Efforts to cut the high number of deaths in Scotland linked to cigarette lighter gas abuse are being hampered by a legal anomaly, it has been claimed.
Substance abuse is a growing problem among under 18s
In England, Wales and Northern Ireland, trading standards officers can recruit underage children to test whether shopkeepers will sell them butane refills illegally.
The practice is prohibited in Scotland, which is undermining efforts to cut deaths, according to the director of the substance abuse charity Re-Solv, Warren Hawksley.
Nine people died in Scotland after abusing such substances in 2001, the latest year for which figures are available.
Mr Hawksley has warned that Scotland especially has a "particular problem" with volatile substance abuse, particularly among under 18s.
"The law is that it's illegal to sell cigarette lighter refills to anyone under 18," he said.
"In England, Wales and Northern Ireland, trading standards officers can send in underage children to test the system - in Scotland, you cannot.
"We feel it's very important that trading standards officers don't have to fight the battle with their hands tied behind their backs."
But Mr Hawksley added that four areas of Scotland were currently undergoing trials to allow test purchasing.
Across the UK, 63 people died from volatile substance abuse in 2001.
On average, one person dies in the UK every week due to this kind of abuse, far more than Ecstasy.
The number of under 18s dying in this way has nearly doubled since the previous year, despite the introduction of new legislation in 1999 designed to crack down on the sale of butane lighter fuel canisters.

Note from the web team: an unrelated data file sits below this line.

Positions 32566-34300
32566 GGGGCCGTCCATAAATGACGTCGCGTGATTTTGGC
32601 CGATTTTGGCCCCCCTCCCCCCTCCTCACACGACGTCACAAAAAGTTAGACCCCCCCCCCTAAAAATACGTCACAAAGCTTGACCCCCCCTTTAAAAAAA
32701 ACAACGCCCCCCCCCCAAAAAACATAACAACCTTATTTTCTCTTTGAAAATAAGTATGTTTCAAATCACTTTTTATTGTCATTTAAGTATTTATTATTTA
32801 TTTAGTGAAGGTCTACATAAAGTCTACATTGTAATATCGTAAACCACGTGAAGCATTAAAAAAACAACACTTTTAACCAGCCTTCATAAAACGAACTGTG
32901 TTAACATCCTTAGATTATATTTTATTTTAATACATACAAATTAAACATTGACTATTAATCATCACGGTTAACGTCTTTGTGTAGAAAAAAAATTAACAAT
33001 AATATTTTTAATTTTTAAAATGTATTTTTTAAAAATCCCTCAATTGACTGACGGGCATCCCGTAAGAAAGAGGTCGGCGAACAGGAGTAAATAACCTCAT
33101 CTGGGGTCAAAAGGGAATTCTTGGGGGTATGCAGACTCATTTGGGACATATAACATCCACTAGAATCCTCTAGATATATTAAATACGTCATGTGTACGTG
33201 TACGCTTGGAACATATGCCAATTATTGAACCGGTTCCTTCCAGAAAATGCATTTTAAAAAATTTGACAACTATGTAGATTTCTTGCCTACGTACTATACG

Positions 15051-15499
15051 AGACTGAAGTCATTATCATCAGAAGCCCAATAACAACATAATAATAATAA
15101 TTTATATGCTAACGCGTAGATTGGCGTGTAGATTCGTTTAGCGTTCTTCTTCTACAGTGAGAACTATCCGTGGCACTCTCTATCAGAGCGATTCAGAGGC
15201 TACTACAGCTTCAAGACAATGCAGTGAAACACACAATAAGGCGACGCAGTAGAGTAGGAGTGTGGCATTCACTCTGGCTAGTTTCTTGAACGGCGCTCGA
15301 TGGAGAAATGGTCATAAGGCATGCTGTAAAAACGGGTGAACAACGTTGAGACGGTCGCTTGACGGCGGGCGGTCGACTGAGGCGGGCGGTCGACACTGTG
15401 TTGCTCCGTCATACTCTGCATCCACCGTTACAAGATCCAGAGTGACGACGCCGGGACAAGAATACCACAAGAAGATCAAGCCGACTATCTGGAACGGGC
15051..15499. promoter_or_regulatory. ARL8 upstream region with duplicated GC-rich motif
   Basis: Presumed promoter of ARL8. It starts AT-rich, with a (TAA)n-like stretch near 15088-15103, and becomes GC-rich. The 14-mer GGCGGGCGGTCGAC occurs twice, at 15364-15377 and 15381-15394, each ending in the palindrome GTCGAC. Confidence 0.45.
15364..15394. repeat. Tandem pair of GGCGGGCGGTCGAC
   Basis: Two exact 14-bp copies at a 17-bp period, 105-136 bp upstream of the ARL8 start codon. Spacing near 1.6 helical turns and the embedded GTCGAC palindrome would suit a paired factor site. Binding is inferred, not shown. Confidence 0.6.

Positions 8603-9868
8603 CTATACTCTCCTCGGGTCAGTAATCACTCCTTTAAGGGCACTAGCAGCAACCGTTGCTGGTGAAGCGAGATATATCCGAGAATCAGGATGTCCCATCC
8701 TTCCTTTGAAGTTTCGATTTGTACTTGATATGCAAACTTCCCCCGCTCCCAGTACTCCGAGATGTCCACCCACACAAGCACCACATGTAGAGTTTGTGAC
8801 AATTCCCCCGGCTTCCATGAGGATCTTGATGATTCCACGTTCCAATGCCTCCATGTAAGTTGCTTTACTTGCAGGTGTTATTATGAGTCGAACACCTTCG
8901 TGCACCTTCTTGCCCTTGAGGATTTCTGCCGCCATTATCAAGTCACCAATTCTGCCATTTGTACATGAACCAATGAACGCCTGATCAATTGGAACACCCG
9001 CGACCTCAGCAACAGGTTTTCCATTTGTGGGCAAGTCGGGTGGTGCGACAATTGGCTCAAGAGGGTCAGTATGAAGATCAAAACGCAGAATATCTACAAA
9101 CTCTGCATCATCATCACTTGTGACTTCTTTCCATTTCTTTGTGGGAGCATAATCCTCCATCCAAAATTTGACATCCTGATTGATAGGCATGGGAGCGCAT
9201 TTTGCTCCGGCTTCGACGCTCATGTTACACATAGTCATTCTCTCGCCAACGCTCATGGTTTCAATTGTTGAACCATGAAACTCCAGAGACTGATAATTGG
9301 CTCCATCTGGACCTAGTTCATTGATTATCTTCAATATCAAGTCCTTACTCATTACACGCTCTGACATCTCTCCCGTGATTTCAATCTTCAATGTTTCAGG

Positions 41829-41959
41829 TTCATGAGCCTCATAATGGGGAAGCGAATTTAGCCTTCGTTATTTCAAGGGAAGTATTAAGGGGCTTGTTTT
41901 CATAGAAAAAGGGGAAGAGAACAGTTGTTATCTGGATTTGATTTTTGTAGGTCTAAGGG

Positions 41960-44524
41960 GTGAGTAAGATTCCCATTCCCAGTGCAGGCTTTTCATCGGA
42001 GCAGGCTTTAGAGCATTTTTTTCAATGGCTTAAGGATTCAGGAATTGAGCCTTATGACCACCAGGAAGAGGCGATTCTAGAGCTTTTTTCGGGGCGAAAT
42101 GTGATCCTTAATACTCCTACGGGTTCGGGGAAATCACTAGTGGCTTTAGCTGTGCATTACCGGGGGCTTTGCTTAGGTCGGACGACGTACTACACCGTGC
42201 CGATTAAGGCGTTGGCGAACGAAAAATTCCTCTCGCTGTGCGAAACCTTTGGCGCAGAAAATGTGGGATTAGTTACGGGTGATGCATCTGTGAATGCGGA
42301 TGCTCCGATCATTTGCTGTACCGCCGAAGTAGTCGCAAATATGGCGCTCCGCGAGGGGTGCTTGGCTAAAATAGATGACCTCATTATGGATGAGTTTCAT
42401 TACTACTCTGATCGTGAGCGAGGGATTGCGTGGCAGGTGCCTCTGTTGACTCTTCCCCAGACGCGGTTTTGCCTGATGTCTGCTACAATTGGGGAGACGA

A spokeswoman for the Scottish Executive said that trading standards matters were dealt with by the Department of Trade and Industry and individual local authorities.
However Deputy Justice Minister Hugh Henry said that if current alcohol test purchase trials were a success, they could be extended across the country for all restricted substances.
He added that Fife Council had introduced its own test purchase scheme for solvents.
He said: "Although evidence would not be admissible in court, this will provide valuable intelligence for Trading Standards officers.
"The executive is already working closely with the council on this project, and with the council and Re-Solv on new information for retailers about the law and the risks from solvent abuse.
"Other councils can adopt a similar approach and we are sure they will be monitoring the Fife situation closely."